Hennepin’s board lacks the diversity of those it represents
By Charles Hallman
Three of the seven Hennepin County Commissioner seats are up for election this November. If more people understood the importance of these positions, the Hennepin County Board might come to more clearly resemble the diverse population it serves.
The MSR recently conducted an unscientific “barbershop poll” and learned that no one we asked realized that these seats were included in this year’s mid-terms, yet alone understood the commissioners’ influence on their everyday lives. Those individuals who responded asked that their identities not be made public.
“We were just talking about we didn’t like the Viking stadium being funded by the public,” admitted one man, who added during his haircut that he didn’t know that the county board voted for it.
“I haven’t been keeping up with it,” added another man waiting for his turn in the barber chair.
“I don’t think a lot of people are aware of what functions that office does. It is an important office to hold,” said barber Bernard Walters, the only person with some knowledge of the subject. “The commissioner has a certain amount of power that the people aren’t aware of.
“My wife and I are privileged to know all of that, and we vote in the primaries and [the general elections],” continued Walters. “Normally we make our decisions and we vote jointly. If you ask me who’s running, I couldn’t name the candidates,”
According to its website, the Hennepin County Board is the county’s governmental body. It approves a county budget and tax levy, establishes policies, and oversees such services as libraries, transportation, social services, law enforcement, corrections and environmental services. The seven commissioners are elected by their district and serve four-year, staggered terms.
All seven current commissioners are White — and all seven persons, including three incumbents, who filed for this year’s elections are White as well.
With the county’s overall population becoming more diverse, is the county board representative? “These few people are deciding for many,” stated Walters. “Times are changing, and the minority population is increasing in Minnesota, and especially in Hennepin County. Most people of color aren’t made aware of [of the county board].”
Asking this question in the Black community “is a stunner,” Walters said. “I don’t think the average person understands the importance of that job.”
“I have a theory that the County is really a hidden level of government that many people do not understand or recognize for the significant impact that it has on our lives,” added Toni Carter, a Ramsey County commissioner. “We think about the city council, school board, the state representatives and senators, mayors and the governor. We don’t have a county mayor, but we do have a county board chair. Each one of us as county board members can make a tremendous difference.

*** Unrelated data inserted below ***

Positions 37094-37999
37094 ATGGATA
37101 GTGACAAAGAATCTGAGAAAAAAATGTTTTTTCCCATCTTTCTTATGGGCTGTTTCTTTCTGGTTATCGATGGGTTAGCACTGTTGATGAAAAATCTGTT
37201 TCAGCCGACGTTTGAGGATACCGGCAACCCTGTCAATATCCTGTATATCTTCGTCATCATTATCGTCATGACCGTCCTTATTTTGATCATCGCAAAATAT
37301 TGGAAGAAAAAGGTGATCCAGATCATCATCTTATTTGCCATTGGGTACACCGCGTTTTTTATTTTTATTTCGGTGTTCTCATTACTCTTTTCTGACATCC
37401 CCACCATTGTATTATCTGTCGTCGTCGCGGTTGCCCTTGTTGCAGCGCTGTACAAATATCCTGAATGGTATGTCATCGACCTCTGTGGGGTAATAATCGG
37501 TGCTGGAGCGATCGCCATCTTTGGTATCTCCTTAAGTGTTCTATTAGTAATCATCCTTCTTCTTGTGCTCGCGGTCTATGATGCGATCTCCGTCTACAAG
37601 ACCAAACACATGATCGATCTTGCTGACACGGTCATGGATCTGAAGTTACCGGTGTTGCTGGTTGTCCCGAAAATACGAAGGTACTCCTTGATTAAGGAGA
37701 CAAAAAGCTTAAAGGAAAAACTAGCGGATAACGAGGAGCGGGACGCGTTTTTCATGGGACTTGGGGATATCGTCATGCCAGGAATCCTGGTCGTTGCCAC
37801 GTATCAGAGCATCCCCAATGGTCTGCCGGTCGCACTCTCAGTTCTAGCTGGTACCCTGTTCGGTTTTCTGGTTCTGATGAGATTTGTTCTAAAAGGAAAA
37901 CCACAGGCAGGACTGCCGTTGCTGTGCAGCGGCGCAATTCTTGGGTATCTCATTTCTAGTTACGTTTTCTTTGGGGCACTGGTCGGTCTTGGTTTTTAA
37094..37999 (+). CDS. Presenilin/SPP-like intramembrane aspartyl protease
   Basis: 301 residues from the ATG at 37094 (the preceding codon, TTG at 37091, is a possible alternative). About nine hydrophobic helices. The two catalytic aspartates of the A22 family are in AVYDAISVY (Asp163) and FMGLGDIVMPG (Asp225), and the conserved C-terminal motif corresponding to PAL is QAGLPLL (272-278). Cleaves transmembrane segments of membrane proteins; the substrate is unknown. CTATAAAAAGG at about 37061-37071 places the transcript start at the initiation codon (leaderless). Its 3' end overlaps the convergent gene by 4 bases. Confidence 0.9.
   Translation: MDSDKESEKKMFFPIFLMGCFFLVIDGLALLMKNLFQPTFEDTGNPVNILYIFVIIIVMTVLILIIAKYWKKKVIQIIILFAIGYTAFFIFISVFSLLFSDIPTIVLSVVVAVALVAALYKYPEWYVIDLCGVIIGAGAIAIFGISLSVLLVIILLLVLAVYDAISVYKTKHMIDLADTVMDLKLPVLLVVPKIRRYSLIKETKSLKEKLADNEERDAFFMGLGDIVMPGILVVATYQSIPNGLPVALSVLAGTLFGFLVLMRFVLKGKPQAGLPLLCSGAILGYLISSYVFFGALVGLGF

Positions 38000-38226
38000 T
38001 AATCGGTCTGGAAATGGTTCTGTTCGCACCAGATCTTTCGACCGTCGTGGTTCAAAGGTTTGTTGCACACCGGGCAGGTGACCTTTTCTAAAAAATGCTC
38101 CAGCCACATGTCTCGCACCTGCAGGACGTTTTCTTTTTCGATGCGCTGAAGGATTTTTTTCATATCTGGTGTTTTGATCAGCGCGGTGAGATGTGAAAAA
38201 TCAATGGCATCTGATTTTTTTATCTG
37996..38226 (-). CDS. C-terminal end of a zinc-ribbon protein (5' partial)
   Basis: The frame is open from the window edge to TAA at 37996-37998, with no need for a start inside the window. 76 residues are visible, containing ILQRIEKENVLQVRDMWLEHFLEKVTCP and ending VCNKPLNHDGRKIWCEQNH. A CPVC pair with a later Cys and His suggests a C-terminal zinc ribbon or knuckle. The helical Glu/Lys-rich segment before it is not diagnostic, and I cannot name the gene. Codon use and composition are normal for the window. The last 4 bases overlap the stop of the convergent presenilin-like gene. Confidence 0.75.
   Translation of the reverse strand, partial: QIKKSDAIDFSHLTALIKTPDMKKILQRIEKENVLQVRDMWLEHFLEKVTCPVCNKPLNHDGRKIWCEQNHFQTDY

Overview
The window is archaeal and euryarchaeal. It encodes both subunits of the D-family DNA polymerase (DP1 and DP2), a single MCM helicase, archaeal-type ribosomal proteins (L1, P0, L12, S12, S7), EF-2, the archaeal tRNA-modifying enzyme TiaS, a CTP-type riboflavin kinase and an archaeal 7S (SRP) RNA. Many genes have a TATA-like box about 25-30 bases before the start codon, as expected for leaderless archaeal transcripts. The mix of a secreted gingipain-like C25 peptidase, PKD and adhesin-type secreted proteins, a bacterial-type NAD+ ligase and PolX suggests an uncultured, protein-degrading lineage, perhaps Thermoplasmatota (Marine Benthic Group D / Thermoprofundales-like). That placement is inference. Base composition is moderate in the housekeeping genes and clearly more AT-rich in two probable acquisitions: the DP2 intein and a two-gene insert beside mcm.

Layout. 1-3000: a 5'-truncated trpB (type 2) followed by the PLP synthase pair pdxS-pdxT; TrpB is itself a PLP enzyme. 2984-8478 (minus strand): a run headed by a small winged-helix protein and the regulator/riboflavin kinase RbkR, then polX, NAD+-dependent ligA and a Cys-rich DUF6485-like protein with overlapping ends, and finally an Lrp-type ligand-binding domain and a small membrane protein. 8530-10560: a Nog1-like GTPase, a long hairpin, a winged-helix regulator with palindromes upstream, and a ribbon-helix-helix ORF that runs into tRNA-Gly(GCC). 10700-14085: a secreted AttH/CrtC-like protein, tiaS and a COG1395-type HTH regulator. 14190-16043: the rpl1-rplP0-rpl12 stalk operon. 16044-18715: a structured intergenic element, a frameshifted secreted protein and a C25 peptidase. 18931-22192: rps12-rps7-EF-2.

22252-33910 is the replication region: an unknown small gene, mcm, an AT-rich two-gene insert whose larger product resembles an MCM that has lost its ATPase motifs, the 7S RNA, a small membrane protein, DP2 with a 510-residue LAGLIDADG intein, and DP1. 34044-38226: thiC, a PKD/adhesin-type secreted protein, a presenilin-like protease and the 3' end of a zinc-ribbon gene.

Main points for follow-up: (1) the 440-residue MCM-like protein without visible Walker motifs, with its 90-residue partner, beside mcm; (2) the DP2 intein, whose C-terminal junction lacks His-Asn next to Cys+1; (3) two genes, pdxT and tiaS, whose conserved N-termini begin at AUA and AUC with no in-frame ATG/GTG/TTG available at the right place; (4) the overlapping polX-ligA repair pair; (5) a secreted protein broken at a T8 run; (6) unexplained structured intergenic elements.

“[Commissioners] are not as visible as a mayor or a [school] superintendent,” said Carter. “But the County, in essence, is the delivery vehicle for most federal and state services, [yet] gets very little attention.”
There are a handful of persons of color in county commissioner roles around the state, Carter pointed out. “I am the first African American commissioner [in Minnesota],” she told the MSR, adding that she knows that there is a Native American who is serving as a commissioner, and Rafael Ortega is a fellow commissioner in her county.
After serving on the St. Paul School Board in the early 2000s, Carter said she was encouraged to run for an open seat. “I did not aspire to running for county commissioner. It kind of found me,” she explained. Through encouragement from family, friends and community supporters, Carter filed and later won election in 2005: “We made it happen.”
Carter noted that the county commissioner’s job has changed since she joined the board. “I came in with an idea of what the job might be. I have grown over time to understand that it is that and more.”
The now up-and-running Central Corridor Light Rail project was a big focus, she says. “Now [what] has become a big discussion piece is the role of the County in economic development for our community. The need to add more jobs and get people employed, and develop our tax base so that we can even pay for the services that we need and create greater prosperity in our communities. The need to look at communities of poverty as opportunities for prosperity and connect economic development investments in those places where people need a leg up.”
This is not just for her county; Carter believes this applies statewide as well as being a national discussion for county commissioners.
Walters noted that perhaps the Black church could provide a place to disseminate information on what the county commissioner does. Another barbershop patron, after briefly learning about the county commissioner’s role, said that he will be seeking more information in order to make an informed choice when he goes to vote this year.
“A lot of us need to know what is going on,” he said. “I think we all need to get involved.”